There was evening, and there was morning—the first day.@Genesis 1:5
portrait
Paul Gerhardt (1607–1676)

Paul Ger­hardt (1607–1676). First pub­lished in the third set of Eb­el­ing’s Pauli Ger­hardi Geist­liche An­dach­ten in 1666 under the ti­tle Morn­ing Bless­ing. The orig­in­al Ger­man had 12 vers­es; the vers­es we are fam­il­iar with are the orig­in­al verse 4 (Ev­en­ing and morn­ing) and 9 (Fa­ther, oh, hear me).

The trans­la­tion below, by Ri­chard Mas­sie (1800–1887), ap­peared in the 1857 ed­i­tion of Will­iam Mer­cer’s The Church Psal­ter and Hymn Book. Other trans­lat­ors of this hymn inc­lude John Kelly, who trans­lated all 12 vers­es in his Paul Gerhardt’s Spir­it­u­al Songs (Lon­don, 1867) and Her­man H. M. Brueck­ner, whose trans­la­tion ap­peared in the Am­er­i­can Lu­ther­an Hym­nal, 1930. Ironically, Brueck­ner’s trans­la­tion did not in­clude the orig­in­al verse 4 (Ev­eni­ng and Morn­ing), the most fam­il­iar be­gin­ning verse.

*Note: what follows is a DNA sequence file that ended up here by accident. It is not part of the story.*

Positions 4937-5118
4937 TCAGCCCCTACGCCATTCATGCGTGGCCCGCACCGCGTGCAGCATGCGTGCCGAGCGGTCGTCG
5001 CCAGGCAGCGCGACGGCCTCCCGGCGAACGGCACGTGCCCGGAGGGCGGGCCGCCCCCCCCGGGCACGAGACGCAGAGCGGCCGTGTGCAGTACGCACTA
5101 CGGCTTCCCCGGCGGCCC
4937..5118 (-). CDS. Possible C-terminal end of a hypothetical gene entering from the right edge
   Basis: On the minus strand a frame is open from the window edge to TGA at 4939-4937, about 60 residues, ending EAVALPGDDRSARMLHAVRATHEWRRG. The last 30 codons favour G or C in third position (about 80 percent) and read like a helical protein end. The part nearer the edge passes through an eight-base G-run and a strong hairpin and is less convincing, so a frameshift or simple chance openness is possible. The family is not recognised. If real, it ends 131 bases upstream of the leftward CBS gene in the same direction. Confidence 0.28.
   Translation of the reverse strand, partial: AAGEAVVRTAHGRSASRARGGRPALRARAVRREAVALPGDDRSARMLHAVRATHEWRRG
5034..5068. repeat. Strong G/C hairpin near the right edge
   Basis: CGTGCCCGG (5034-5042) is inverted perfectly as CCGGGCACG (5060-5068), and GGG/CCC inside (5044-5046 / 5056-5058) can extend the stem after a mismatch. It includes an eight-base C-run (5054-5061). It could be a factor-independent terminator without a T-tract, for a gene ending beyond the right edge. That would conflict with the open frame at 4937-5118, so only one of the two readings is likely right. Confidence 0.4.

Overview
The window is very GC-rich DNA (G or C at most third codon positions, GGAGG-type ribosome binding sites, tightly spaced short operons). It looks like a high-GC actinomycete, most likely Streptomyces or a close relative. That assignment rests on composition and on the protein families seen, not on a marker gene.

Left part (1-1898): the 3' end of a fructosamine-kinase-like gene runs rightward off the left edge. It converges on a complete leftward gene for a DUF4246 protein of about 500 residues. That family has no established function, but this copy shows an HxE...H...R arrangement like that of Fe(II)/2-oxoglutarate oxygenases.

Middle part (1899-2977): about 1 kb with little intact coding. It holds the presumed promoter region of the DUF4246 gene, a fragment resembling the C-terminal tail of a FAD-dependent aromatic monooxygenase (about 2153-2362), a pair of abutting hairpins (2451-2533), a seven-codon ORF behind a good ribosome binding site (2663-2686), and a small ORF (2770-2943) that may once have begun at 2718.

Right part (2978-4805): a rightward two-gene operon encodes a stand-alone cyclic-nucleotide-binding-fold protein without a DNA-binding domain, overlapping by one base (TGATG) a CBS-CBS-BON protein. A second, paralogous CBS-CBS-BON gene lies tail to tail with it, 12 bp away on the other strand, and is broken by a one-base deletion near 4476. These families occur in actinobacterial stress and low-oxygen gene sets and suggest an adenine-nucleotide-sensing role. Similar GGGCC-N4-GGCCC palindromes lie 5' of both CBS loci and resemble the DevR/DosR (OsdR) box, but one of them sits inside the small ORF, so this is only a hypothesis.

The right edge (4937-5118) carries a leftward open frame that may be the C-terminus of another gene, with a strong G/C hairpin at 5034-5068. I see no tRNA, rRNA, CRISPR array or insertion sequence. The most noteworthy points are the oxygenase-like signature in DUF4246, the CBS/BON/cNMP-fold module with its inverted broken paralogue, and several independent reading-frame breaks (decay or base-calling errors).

Die Güld­ne Son­ne Jo­hann G. Eb­el­ing (1637–1676) (🔊 pdf nwc).

Evening and morning, sunset and dawning,
Wealth, peace and gladness, comfort in sadness,
These are Thy works; all the glory be Thine!
Times without number, awake or in slumber,
Thine eye observes us, from danger preserves us,
Causing Thy mercy upon us to shine.

Father, O hear me, pardon and spare me;
Calm all my terrors, blot out my errors,
That by Thine eyes they may no more be scanned.
Order my goings, direct all my doings;
As it may please Thee retain or release me;
All I commit to Thy fatherly hand.